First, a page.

This City Connect starts from what is an interesting prompt on paper, but has a harder time translating that into reality. The San Francisco fog was always going to be a fairly difficult conceptual basis for a design, and that proves to be the case in these jerseys designed around a foggy gradient of visibility. To the casual observer, the theme just doesn’t come across right away–it looks rather like the design has been partially scratched out, or flecked with spray paint. There’s a lot of negative space, and blank white areas that haven’t been utilized much, while the fog effect makes the numbers somewhat difficult to read, particularly on the back of the jersey where they just appear to trail off.

What could have been done differently? Perhaps the Golden Gate bridge motif from the sleeves should have been worked more dramatically onto the front of the jersey, for one. I will say, I think the orange belt does give a great creamsicle look to the outfit, as do the orange-and-cream batting helmets. But then look at the hat, which squishes the bridge motif on the side panel instead of letting it spread out. Why is it so truncated? I think with some tweaks, these uniforms could be made into a pretty cool City Connect, but they’re not quite there.

20. Detroit Tigers

These City Connect uniforms are a real mixed bag. I find the more vertical-focused pattern interesting, an aspect that not many City Connects feature. The colors are eye-catching and moody, if not super unique. I personally think “Motor City” across the chest is pretty cool, a proud acknowledgement of the city’s industrial history. Texturally, these look interesting a well–they look like they’re made from some kind of sweat-wicking material from the not-too-distant future.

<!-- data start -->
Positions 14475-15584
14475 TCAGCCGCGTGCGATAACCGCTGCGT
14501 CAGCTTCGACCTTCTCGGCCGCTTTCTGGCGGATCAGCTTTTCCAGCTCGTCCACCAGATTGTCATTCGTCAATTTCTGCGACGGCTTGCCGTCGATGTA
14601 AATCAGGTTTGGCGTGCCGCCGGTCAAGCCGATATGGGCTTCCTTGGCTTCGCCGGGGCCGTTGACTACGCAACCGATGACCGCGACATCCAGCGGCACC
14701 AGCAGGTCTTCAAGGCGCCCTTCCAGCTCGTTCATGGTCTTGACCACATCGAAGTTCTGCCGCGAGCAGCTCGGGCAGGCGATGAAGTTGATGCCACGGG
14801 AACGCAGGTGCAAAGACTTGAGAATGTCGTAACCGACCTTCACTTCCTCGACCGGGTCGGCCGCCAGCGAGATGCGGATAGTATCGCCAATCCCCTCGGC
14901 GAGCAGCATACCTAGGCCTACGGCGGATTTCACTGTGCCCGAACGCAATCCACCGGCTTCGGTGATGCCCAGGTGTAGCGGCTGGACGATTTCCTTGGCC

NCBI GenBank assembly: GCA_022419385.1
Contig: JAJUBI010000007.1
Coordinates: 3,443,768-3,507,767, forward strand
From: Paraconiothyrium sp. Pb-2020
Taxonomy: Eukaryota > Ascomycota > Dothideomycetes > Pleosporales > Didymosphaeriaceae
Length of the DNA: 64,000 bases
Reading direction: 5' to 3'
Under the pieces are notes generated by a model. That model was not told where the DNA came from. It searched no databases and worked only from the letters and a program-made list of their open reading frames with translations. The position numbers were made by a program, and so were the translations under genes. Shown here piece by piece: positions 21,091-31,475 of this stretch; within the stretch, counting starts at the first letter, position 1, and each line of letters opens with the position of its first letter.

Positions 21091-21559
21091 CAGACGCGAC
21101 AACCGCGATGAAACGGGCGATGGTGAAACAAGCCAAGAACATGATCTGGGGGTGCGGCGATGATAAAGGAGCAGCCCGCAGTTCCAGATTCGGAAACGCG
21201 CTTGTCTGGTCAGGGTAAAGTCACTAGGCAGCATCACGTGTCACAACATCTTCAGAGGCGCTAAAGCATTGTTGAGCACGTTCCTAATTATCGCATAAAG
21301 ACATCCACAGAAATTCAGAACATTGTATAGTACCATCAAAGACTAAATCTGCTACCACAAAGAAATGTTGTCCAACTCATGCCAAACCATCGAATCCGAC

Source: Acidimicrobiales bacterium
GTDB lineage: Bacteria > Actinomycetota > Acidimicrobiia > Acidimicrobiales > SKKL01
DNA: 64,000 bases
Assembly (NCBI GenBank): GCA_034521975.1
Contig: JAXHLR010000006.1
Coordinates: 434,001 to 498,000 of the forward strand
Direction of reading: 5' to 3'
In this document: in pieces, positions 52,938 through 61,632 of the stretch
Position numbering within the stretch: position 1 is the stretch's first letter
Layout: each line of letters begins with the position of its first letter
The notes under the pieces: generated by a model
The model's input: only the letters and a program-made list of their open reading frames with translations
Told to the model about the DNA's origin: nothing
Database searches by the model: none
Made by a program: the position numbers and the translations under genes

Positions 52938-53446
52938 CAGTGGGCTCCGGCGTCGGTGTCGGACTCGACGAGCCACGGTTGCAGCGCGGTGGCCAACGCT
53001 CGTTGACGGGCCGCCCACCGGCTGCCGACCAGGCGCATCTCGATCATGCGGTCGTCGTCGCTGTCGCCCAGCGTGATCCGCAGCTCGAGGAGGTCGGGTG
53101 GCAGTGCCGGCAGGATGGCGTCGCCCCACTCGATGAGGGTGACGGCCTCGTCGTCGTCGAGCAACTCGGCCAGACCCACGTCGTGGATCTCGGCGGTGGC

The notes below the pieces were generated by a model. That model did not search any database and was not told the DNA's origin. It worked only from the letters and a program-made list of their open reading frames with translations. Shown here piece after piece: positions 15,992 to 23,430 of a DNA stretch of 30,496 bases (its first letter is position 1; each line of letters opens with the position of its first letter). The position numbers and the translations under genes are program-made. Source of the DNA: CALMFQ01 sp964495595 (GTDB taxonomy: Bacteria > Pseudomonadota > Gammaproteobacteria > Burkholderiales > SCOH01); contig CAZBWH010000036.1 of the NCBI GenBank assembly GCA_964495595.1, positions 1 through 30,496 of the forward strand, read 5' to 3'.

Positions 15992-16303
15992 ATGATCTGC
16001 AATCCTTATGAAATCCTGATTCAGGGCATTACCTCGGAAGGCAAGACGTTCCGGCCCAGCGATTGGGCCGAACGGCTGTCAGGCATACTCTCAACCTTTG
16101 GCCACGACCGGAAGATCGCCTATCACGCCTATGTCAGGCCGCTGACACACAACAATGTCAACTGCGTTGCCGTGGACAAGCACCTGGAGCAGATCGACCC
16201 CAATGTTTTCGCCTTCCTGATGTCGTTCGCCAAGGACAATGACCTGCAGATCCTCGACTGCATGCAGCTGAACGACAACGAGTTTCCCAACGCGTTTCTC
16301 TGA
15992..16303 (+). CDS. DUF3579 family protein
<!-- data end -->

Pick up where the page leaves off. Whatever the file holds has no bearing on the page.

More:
But with that said … it’s the hat of all things that practically ruins this one for me. It’s the single most boring and thoughtless of all the City Connect hats. This plain-ass “Detroit” hat looks like something you would buy for a nephew you don’t particularly like at an airport gift shop, or a freebie being handed out in a park by the chamber of commerce. How is this the official accompaniment? It’s like they designed the jersey, and then forgot about the hat until the night before they were being unveiled. Partial credit.

19. Cleveland Guardians

These look … fine. They might be the most blandly acceptable of all the City Connect jerseys, in fact. They’re certainly very “All American” in appearance. The colors appear to be an inversion of some of the classic uniforms from their past. The texture of the jersey is interesting, and the subtle threading of black through the dark navy is nice, giving it an almost denim-like look. I suppose you could say that this is meant to evoke the working-class nature or image of Cleveland, though that might just be the desperate rationalization of an ailing mind. Regardless, this City Connect is clean, simple and uncomplicated, but not thrilling in any particular respect.